“…The best way to mark the 150th birthday of Bonifacio is to oppose a regime that has consistently put its interests ahead of Filipinos.” – KMU
By MARYA SALAMAT
MANILA – The Philippines is said to be one of the few countries whose national hero is not the leader of its national revolution. On November 30, the leader of the 1896 Philippine revolution was remembered in protest rallies in the capital and in other urban centers. The date is also the 150th birthday of Andres Bonifacio, the acclaimed leader and organizer of the KKK (Kataastaasang Kagalanggalang na Katipunan ng mga Anak ng Bayan), the patriotic organization that led an armed struggle in 1896. It spread throughout the Philippines, freed the country from Spanish colonialism and resulted in the founding of the first Philippine republic.
“Bonifacio may be 150 years old today but his dreams for workers and all Filipinos will continue to be young for a people who want a government that truly serves them – not foreign powers and the country���s elite,” said Elmer “Bong” Labog, chairman of KMU (Kilusang Mayo Uno). The labor center led thousands of protesters in remembering Bonifacio in two-part rallies today (Nov. 30) in Manila, and in other cities outside the capital. In Manila, protesters from various workers and sectoral groups converged at Liwasang Bonifacio, held a program there and then marched to Mendiola near Malacañang for a program.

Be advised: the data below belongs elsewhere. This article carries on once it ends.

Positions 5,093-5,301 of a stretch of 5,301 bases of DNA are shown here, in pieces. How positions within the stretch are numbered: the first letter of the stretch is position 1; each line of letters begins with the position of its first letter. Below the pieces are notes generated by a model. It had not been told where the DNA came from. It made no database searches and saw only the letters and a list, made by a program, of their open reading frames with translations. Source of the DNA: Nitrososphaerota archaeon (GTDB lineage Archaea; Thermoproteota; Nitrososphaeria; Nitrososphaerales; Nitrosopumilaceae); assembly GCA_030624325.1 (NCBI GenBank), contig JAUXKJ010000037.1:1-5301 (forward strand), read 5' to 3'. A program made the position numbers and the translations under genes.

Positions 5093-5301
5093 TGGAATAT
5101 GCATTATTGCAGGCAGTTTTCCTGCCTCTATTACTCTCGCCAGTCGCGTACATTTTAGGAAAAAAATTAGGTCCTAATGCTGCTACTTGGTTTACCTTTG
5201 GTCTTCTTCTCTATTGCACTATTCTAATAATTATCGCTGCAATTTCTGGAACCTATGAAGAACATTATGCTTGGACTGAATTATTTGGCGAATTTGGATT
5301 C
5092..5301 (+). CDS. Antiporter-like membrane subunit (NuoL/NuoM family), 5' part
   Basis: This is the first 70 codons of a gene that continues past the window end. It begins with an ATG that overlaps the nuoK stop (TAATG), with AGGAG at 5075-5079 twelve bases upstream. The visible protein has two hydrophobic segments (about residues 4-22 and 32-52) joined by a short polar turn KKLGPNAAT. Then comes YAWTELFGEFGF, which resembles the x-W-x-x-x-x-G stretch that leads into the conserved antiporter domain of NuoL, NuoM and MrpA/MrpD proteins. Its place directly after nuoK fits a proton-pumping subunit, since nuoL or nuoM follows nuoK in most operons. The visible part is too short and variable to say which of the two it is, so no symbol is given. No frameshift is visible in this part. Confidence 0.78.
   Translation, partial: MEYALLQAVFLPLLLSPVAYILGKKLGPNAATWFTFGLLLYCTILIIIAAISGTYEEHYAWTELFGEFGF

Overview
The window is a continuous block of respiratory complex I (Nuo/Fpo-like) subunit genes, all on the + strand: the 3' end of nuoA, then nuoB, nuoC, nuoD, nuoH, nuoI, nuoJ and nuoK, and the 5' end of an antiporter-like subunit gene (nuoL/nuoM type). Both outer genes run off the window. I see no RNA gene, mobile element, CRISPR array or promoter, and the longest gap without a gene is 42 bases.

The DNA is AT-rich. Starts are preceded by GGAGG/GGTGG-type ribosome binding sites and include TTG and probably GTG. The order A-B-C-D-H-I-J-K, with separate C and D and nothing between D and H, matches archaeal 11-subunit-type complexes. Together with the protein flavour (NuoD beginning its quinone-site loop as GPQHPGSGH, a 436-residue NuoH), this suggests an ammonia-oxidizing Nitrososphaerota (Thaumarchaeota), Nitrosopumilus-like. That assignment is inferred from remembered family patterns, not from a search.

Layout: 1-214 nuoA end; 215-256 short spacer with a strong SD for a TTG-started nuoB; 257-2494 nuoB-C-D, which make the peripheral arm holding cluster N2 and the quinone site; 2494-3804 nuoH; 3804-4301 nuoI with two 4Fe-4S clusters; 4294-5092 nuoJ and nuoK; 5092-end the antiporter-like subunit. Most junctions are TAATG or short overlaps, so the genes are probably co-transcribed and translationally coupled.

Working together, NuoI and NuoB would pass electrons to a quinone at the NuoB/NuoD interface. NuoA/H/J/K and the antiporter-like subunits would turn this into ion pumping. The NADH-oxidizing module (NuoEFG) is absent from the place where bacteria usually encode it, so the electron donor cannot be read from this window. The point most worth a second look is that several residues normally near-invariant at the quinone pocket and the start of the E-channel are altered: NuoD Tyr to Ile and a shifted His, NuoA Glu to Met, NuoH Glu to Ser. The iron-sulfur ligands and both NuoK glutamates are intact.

The Nov. 30 program in Liwasang Bonifacio and later in Mendiola presented the participants and the public with “Bonifacio’s challenge,” and that, according to various speakers, meant “continuing the unfinished revolution.”
During the more than three hundred years of Spanish colonialism (1571 to 1898), feudalism in the Philippines “ripened” as the people were made to plant crops for the Spaniards and later for export, Gabriela secretary-general Lana Linaban said in a speech at Mendiola. Providing a context for the difficult and oppressed lives of the people then, the forces that prompted the likes of Andres Bonifacio to rebel and struggle, Linaban said, “landgrabbing became rampant as did forced labor.” Plus, the few wage labor available then paid low wages that the likes of Bonifacio, a wide reader and an expert in calligraphy, had to augment his income by crafting lettered fans and designer canes.
But even though the revolutionaries succeeded in driving away the Spanish colonial government and military, “the victory was stolen by US imperialism,” said Linaban at Mendiola. She explained that for the United States and other capitalist countries at the time, “colonialism is one of the few ‘solutions’ they resorted to in order to address the capitalist crisis of overproduction.”
Using dual tactics of counter-revolutionary aggression and deception, the US imperialists managed to impose their colonial government to the Filipino nation, Linaban said. Such dual tactics have remained up to this day, various speakers and leaders of peoples organizations said.